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:: Volume 18, Issue 2 And 3 (11-2012) ::
Ir J Forensic Med 2012, 18(2 And 3): 139-146 Back to browse issues page
A Report of 7 Cases with Klinefelter’s Syndrome Detected by Prenatal Screening Tests on Pregnant Women in a 4-Year Period (2006-2009), Tehran, Iran
Sarang Younesi Dr * , Mohammad Mehdi Taheri Amin Dr, Porandoskht Saadati Dr, Soodabeh Jamali Dr
Abstract:   (6453 Views)
Backgruond: Klinefelter’s syndrome (47,XXY) is a chromosomal abnormality in which the affected male babies have an extra X chromosome. It is also the most common abnormality related to sex chromosomes and is the second chromosomal abnormality after the Down syndrome. It's prevalence is 1 in 500 to 1 in 1000 in different populations. According to reports, the risk of Klinefelter's syndrome is increased with increasing maternal age just like other chromosomal abnormalities. This retrospective study was performed in Nilou Medical Laboratory (Tehran, Iran) during the years 2006-2009. According to many reports maternal biochemical markers used for Down's screenings are influenced in other chromosomal abnormalities such as Klinefelter's syndrome, too. The aim of this study was to determine: how many fetuses were affected with klinefelter's syndrome and how this abnormality influenced on maternal biochemical markers' pattern (in quad screening tests). Methods: For 29100 pregnant women (from 50 different cities) who referred to Nilou Medical Laboratory, the Quad screening test was performed and the risk for Down's syndrome was calculated. Women with screening positive results, after their gestational age was confirmed by their physicians, were referred to genetic centers for amniocentesis. All those women were contacted 6 months later and asked about their pregnancy outcome and their baby gender and its health status. (out of 29100 babies born alive 14751 cases were boys and 14349 were girls). Findings: 7 babies out of 29100 had been diagnosed with Klinefelter’s syndrome (via amniocentesis). In those cases, maternal biochemical markers' pattern was similar to the cases with Down syndrome (High hCG and inhibin A Moms, with low AFP and uE3 Moms). however the decrease in AFP and uE3 Moms was not as much as with Down's syndrome. Conclusion: Regarding to the official birth consensus statements during the years (2006-2009, the sex ratio obtained in this study (102/80) showed no significant difference with the sex ratio in the whole population (104/95). This study showed that in mothers with an affected fetus with Klinefelter's syndrome the biochemical markers' pattern was similar to those whose fetuses are involved with Down syndrome (High hCG and Inhibin A Moms while the AFP and uE3 Moms are slightly low or near normal value). Regarding to the Klinefelter's syndrome prevalence (1 in 1000), it was expected that 14.7 babies (male) would have been involved with this syndrome, among which 7 babies were diagnosed through amniocentesis (after maternal screening tests performed), So the detection rate of our tests for klinefelter's syndrome was 47.6%. This figure shows no significant difference with those reported by Schmit et al (41.1%) in Germany. Besides none of the 7 cases with Klinefelter's syndrome, had abnormal findings in their prenatal sonography reports at all. This finding also correlates with those by De Viga C et al (Paris, 2001).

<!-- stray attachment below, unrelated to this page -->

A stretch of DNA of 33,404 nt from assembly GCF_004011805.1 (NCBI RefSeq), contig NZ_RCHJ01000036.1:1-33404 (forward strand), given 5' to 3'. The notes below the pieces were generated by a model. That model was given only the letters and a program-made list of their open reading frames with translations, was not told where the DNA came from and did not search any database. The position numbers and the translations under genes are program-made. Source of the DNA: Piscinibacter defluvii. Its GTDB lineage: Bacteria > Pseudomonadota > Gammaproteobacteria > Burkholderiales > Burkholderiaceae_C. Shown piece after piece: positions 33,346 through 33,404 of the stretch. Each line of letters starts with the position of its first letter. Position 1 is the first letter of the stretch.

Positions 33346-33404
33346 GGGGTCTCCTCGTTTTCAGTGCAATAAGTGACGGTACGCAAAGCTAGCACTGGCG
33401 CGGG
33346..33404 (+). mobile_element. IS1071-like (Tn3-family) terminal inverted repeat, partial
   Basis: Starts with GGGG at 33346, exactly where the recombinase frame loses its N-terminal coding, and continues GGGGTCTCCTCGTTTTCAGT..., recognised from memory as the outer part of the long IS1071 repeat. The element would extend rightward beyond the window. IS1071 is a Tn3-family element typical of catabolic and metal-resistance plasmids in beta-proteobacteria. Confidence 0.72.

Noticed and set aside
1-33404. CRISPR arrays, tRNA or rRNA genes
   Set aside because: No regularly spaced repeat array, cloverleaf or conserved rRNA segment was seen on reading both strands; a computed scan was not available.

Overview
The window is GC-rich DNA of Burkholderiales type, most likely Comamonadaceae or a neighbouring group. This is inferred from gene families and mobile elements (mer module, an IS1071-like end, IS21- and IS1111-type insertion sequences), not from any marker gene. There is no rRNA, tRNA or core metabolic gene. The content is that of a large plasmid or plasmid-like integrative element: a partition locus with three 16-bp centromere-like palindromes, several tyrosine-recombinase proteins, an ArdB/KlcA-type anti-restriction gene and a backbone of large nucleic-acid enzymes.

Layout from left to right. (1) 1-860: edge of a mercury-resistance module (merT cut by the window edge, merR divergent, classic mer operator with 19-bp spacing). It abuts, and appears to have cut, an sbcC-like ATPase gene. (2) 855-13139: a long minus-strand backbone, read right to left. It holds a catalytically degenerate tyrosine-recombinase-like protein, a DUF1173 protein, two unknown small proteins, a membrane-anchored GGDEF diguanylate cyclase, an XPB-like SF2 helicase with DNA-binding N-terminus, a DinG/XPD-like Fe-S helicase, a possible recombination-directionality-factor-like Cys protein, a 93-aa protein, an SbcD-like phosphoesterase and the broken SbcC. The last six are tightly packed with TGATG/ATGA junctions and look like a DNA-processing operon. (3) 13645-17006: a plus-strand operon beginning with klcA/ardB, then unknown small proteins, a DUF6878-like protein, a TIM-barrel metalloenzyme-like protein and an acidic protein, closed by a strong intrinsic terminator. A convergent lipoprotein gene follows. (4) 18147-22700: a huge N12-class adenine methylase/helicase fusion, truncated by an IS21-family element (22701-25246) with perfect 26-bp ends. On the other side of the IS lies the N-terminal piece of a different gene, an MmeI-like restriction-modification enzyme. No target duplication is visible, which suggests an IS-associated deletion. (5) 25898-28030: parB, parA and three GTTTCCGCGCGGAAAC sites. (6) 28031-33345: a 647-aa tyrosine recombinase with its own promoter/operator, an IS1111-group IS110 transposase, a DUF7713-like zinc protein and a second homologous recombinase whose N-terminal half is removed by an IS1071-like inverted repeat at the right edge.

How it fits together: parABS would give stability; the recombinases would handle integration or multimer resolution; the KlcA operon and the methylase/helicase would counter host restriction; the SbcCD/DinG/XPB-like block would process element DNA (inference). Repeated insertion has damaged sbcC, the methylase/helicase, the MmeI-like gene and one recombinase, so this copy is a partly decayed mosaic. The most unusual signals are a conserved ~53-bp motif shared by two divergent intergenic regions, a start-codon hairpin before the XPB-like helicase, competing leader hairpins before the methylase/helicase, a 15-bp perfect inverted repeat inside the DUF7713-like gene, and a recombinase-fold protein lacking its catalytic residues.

Keywords: Keywords: Screening, Klinefelter’s syndrome, chromosomal abnormality, Quad screening test, rate.
Full-Text [PDF 336 kb]   (2737 Downloads)    
Type of Study: Case Report | Subject: Forensic Medicine
Received: 2013/10/22 | Accepted: 2013/10/27 | Published: 2013/10/27
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Younesi S, Taheri Amin M M, Saadati P, Jamali S. A Report of 7 Cases with Klinefelter’s Syndrome Detected by Prenatal Screening Tests on Pregnant Women in a 4-Year Period (2006-2009), Tehran, Iran. Ir J Forensic Med. 2012; 18 (2 and 3) :139-146
URL: http://sjfm.ir/article-1-476-en.html


Volume 18, Issue 2 And 3 (11-2012) Back to browse issues page
مجله پزشکی قانونی ایران Iranian Journal of Forensic Medicine
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